Five years ago

BEA_0461-blog

The more complex the mechanism and the more elaborate the design, the better. Discerning watch devotees will recognise that credo. It was one that informed my early years in the watch trade  –  until 1997, when I met Ludwig Oechslin. He was well aware of the prevailing bias towards complexity. It was this that prompted him  –  the mathematician, astronomer, master watchmaker and designer  –  to pursue an alternative direction. One that was subject to the same standards you would find in architecture, art and product design  –  but not watchmaking… yet.

2003: “The weekday, month and date indicators are all on the same line; it’s an annual calendar comprising just nine components.” Over an espresso, Ludwig was rattling my cage at a time when I still harboured certain conservative notions as to what constituted a desirable watch. It would be impossible to house such simplicity in a great watch  –  surely? The market was teeming with classic interpretations. There had to be a design that would match the rigorous mechanism. Industrial design was the answer. Instead of adapting an existing design, it would need to be a watch that showed its true character – a strong, rigorous concept. I immediately grasped what it was Ludwig had in mind.

“The watch sports a rigorous design. It needs a rigorous price – CHF 5000,” was Ludwig’s recommendation. The International Watch Museum MIH concluded an exclusive deal with Embassy and agreed that there should be no advertising. Buyers of the MIH Watch aren’t paying for the innovative mechanics of its annual calendar: Ludwig published his designs for the nine components as an open source resource, and in so doing released the financial brakes that could have scuppered the project. The MIH receives CHF 700 for each MIH Watch sold by Embassy – money that’s invested in its restoration projects. This was Ludwig’s way of creating a novel source of funding.

Of course, the MIH annual calendar could be adopted by large manufacturers some time in the future – which would provide useful funds for the MIH. Technical design in exchange for cultural support…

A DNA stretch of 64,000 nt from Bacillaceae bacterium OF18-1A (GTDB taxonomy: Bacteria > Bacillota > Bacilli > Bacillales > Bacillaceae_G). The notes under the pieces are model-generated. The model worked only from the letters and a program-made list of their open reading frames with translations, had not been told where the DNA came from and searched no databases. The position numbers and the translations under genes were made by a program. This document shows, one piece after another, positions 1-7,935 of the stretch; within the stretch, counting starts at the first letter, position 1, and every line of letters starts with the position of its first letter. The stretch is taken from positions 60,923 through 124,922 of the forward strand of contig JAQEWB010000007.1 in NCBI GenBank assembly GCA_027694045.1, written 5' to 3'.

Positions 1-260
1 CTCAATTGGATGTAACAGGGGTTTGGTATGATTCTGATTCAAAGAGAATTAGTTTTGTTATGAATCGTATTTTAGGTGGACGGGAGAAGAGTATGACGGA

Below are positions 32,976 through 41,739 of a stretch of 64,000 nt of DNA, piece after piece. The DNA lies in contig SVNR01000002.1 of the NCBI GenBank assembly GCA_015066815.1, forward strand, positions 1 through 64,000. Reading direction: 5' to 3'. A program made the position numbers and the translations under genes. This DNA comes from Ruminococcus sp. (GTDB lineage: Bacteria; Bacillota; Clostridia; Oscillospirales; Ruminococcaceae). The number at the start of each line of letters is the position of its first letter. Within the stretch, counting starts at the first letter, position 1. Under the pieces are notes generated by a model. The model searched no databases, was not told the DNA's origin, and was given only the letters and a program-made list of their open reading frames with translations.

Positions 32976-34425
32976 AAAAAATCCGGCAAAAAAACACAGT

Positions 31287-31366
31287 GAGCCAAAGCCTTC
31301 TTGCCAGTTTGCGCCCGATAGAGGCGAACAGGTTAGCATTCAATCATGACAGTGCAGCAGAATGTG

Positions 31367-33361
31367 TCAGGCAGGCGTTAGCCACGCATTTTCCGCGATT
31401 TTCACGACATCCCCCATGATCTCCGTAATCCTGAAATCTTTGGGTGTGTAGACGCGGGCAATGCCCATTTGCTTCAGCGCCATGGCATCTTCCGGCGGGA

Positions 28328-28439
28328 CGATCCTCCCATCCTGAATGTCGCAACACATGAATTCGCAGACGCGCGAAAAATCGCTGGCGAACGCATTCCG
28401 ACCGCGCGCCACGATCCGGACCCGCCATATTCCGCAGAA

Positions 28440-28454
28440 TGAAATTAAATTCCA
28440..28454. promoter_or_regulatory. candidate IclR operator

So what exactly does 9 September 2005 represent for Ludwig? On that historic day he joined me in launching the MIH Watch. Historic?? On that Friday, Ludwig presented a concept that functioned on his wrist exactly the way he intended it. His thinking, though, had moved on. He was ruminating on the practicalities of providing a large date and on the doubtful aesthetic proportions that resulted from its implementation. While explaining the single-line date indication of the MIH Watch to his audience at the launch, in his waistcoat pocket ticked the first prototype of the anno cinquanta, with its three calendar components and lack of alphanumeric characters. An intuitive time horizon. He couldn’t show it right then: he had to content himself with thinking about the best form of display.

Seen in that light, the MIH Watch is a prototype for an even better idea  –  better because it’s even simpler. It signalled the start of a process that now involves both of us and others under the ochs und junior banner. The ochs und junior project does not have the industrial design image of the MIH: as a concept it’s whimsical, almost romantic, and it incorporates far more products – concept watches, one-offs, experiments and timepieces that are the direct result of Ludwig’s solutions.

The MIH Watch was launched exactly five years ago – each one is built at Paul Gerber’s workshop. Today is a chance to think back and go over what we’ve learnt. It’s an exciting time!